It’s essential that physicians and practices understand which patients they are responsible for managing so they can ensure those patients receive high-quality, low-cost care from all sources. Otherwise, revenues for small, solo, and/or independent practices may be negatively impacted, as might employed physicians’ ability to earn performance bonuses or share in savings.
The third VBP supplement, “Understanding and Improving Risk Adjustment in Team-Based Care,” focuses on risk adjustment, which it describes as “an actuarial tool to predict health care costs.” Risk-adjustment models use a patient’s demographic data combined with their diagnoses to determine a risk score. Payers use that risk score to calculate the probable cost of insuring that patient.
CMS uses one such risk-adjustment model, hierarchical condition category coding, to project Medicare beneficiaries’ financial risk and adjust capitation payments accordingly.
It works like this: Physicians report diagnoses using ICD-10 codes, which may, in turn, map to a single HCC. Not all ICD-10 codes map to an HCC; of the more than 70,000 ICD-10 codes, fewer than 10,000 map to an HCC. Acute illness and injury are not reliable predictors of ongoing care costs, for example, so those types of ICD-10 codes do not map to HCCs. Codes for chronic and long-term conditions such as diabetes, asthma and certain heart conditions, on the other hand, do map to specific HCCs.
Those HCCs, along with various demographic factors (e.g., age, gender, disability status), are used to assign each patient a risk-adjustment factor. Payers then use algorithms to predict costs based on a patient’s RAF.
Medicare calculates each beneficiary’s RAF on an annual basis, yielding a cost per beneficiary per year. The patient’s RAF ― 1.000 is considered the norm, but scores generally range between 0.9 and 1.7 ― is multiplied by a set dollar amount to determine the amount Medicare expects to spend on that patient.
Some commercial payers use a similar system, Clinical Risk Groups, to calculate the likely spend for patients on a per member per month basis, which is then converted to an annual total.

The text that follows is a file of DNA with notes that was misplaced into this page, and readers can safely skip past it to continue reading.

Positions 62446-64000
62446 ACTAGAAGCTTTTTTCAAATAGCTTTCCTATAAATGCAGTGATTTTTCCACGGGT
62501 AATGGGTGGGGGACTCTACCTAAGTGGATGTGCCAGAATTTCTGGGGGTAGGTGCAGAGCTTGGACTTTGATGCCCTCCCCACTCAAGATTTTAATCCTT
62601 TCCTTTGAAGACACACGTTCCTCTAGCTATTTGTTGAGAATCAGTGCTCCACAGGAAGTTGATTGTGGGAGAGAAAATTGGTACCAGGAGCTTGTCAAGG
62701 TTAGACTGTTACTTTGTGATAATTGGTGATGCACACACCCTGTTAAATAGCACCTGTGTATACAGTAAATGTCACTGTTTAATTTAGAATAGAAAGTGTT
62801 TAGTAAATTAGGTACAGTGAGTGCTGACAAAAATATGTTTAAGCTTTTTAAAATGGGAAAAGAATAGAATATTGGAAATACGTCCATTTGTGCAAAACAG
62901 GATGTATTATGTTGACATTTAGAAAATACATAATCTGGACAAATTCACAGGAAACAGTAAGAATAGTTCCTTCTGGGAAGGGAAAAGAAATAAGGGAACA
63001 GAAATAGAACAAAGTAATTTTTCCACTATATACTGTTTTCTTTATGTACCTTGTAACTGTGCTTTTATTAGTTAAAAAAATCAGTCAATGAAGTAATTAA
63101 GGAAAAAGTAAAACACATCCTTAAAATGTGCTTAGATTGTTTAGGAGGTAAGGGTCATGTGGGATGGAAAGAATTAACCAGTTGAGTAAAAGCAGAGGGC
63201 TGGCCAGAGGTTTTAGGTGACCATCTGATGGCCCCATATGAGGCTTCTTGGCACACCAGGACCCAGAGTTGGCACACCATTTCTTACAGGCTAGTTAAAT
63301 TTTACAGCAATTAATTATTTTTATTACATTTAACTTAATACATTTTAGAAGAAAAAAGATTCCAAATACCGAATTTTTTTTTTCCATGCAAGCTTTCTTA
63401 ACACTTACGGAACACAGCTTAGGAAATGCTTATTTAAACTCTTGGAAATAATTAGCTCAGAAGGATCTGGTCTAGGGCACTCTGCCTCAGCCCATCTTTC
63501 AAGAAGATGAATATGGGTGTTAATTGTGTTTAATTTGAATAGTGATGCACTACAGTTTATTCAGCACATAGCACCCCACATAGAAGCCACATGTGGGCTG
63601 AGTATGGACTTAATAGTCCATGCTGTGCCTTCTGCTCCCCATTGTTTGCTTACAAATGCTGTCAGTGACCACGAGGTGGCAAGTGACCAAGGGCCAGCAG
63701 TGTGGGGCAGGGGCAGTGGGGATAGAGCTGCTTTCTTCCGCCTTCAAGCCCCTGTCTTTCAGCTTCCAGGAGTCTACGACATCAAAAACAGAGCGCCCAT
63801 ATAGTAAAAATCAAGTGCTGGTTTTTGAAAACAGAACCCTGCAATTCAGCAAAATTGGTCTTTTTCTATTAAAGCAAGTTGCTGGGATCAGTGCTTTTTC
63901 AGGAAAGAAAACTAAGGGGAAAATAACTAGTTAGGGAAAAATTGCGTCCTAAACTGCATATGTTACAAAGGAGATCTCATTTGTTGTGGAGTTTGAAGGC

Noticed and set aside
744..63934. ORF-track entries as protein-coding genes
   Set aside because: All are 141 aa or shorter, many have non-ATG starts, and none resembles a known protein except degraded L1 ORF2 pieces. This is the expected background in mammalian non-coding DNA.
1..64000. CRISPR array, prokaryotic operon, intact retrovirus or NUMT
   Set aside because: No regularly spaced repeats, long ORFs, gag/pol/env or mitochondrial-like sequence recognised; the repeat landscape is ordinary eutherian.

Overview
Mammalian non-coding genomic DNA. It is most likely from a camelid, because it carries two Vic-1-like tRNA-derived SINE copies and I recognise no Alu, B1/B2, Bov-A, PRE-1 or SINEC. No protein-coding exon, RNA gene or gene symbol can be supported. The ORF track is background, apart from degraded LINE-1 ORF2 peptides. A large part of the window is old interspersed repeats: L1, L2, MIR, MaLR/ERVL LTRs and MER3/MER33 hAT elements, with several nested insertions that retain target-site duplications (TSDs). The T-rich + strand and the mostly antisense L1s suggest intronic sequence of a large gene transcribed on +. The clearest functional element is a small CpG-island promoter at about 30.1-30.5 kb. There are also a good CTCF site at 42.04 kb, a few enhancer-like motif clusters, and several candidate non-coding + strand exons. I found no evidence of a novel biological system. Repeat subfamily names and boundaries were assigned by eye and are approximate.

By offering a way to account for patient complexity and associated cost across an entire panel or population, it’s clear that risk-adjustment strategies can be advantageous in VBP arrangements. Accurate coding and documentation are essential as the foundation of such models, because if patient RAFs aren’t accurate (i.e., if they don’t fully portray patient complexity), cost and quality metrics won’t be appropriately adjusted and payment will be lower than what should be received based on the level of patient complexity. Similarly, wise utilization of the data gleaned from using HCCs to calculate individual patient RAFs can allow the physician to better track and guide ongoing care.
The most recent FPM supplement, “Paving the Path to Value: Care Management and Coordination,” focuses on aligning care services with patients’ individual needs. It emphasizes the need for practices and health systems to implement a patient-centric, outcome-driven approach to care, as well as to appropriately incentivize physicians and care teams to achieve that goal.
The supplement outlines a handful of core concepts to help physicians and care teams optimize patients’ health outcomes and improve performance in their VBP contracts.
Ultimately, VBP is expected to improve patient outcomes and allow physicians the flexibility to provide care the way they want to and be appropriately compensated for it. Implementing care management and coordination moves physicians toward that goal.
Stay tuned as the AAFP continues to roll out resources and tools to help family physicians thrive in an increasingly value-based health care system.